HH Equation to calculate [HCO3-]


by Wek
Tags: equation, hco3
Wek
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#1
Nov7-09, 03:52 PM
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I'm given the following values: pH = 7.48, PO2 = 120mmHg, and PCO2 = 18mmHg.
I have to find the [HCO3] using these values. There's one thing I don't understand about the Henderson-Hasselbalch equation and that is how to calculate the [CO2]. I found out that [CO2] = 0.03*PCO2. My question is, what is the 0.03 that is multiplied to the PCO2 to get the [CO2] value?

One last thing, the pKa in the HH equation, is it of the HCO2?

Thanks
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Borek
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Nov7-09, 04:07 PM
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As far as I can tell pO2 is irrelevant. You need to find concentration of H2CO3 (could be you are to assume it is identical with concentration of dissolved CO2, that's a common approximation). Then you should use HH equation, pKa1 describes equilibrium of the reaction

H2CO3 <-> H+ + HCO3-

and you have it either in your textbook or in any tables with Ka values.
Wek
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Nov7-09, 04:33 PM
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Yes, I used the HH equation to find the [HCO3] and it came out to be 13. I' not given any concentration for CO2 or H2CO3. In this case, how would you be able to find the concentration of CO2 or even H2CO3, if its possible at all? The value I used for [CO2] was something I found on Cornell's website but it was not explain why they used that, which is what I'm asking.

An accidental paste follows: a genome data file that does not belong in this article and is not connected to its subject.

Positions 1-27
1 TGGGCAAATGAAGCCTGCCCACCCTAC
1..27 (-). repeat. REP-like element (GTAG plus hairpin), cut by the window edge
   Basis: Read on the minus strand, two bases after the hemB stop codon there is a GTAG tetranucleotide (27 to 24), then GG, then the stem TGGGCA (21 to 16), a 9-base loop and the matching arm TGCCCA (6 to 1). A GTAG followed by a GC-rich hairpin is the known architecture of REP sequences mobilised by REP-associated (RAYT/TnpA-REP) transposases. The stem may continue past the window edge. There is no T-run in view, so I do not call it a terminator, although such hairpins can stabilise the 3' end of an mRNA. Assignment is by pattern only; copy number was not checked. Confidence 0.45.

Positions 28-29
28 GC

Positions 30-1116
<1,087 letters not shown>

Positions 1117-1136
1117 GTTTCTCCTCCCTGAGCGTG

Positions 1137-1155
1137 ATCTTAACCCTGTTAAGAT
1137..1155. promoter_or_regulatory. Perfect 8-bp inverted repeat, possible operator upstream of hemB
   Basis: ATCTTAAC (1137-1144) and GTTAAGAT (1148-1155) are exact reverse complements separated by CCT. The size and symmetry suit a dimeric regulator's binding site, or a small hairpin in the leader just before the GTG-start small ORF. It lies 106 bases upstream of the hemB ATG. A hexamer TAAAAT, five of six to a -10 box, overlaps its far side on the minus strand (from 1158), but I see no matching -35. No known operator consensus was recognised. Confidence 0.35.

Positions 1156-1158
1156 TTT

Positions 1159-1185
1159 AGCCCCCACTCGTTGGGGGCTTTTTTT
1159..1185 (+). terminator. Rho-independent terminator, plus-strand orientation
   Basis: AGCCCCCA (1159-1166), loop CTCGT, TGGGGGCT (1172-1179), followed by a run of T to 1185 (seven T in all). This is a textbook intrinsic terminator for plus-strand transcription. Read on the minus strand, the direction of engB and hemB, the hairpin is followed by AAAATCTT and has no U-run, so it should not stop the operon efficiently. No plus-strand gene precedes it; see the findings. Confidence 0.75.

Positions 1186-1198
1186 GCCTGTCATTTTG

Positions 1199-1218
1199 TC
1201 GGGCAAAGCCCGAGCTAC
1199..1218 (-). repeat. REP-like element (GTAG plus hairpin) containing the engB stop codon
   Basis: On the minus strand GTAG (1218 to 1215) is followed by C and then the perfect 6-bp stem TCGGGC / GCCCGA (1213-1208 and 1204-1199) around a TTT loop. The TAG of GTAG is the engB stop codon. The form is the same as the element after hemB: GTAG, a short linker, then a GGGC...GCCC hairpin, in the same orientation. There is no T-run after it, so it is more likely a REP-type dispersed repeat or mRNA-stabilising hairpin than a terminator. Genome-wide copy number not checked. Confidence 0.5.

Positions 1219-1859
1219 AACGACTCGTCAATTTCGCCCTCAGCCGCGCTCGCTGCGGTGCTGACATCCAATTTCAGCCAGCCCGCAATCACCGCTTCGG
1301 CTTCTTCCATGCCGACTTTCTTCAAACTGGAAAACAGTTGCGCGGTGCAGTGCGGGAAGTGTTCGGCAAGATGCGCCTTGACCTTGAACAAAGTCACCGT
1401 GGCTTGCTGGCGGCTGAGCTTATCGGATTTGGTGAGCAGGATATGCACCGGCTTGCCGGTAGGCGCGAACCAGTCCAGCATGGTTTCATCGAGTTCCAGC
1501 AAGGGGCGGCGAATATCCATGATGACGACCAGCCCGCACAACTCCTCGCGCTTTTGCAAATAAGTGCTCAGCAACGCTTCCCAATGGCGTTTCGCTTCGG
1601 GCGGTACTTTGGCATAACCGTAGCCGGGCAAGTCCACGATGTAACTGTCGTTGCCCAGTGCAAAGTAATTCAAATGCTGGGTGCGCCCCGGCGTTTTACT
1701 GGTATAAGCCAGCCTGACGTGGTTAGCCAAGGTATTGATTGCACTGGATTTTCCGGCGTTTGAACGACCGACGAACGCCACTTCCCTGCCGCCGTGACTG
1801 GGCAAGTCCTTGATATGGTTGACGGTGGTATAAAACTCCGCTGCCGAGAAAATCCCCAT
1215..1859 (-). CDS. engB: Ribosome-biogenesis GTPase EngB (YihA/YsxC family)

Borek
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Nov7-09, 05:56 PM
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HH Equation to calculate [HCO3-]


Concentration of CO2 is something that can be calculated - for known partial pressure - using Henry's law.
DanP
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#5
Nov7-09, 06:03 PM
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Quote Quote by Wek View Post
Yes, I used the HH equation to find the [HCO3] and it came out to be 13. I' not given any concentration for CO2 or H2CO3. In this case, how would you be able to find the concentration of CO2 or even H2CO3, if its possible at all? The value I used for [CO2] was something I found on Cornell's website but it was not explain why they used that, which is what I'm asking.
0.037 represents the solubility coefficient of C02 in plasma under physiological conditions. Units are mmol/mmHg/cc

Amount of C02 is a linear function of the product P(C02) and aforementioned solubility coefficient.
I believe pK is 6.1 in this case.
Borek
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Nov7-09, 06:27 PM
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Quote Quote by DanP View Post
Amount of C02 is a linear function of the product P(C02) and aforementioned solubility coefficient.
That's Henry's law.

I believe pK is 6.1 in this case.
My tables give 6.4. It doesn't mean 6.1 is incorrect, could be that's value already corrected for the activity coefficients of all ions assuming ionic strength of plasma.


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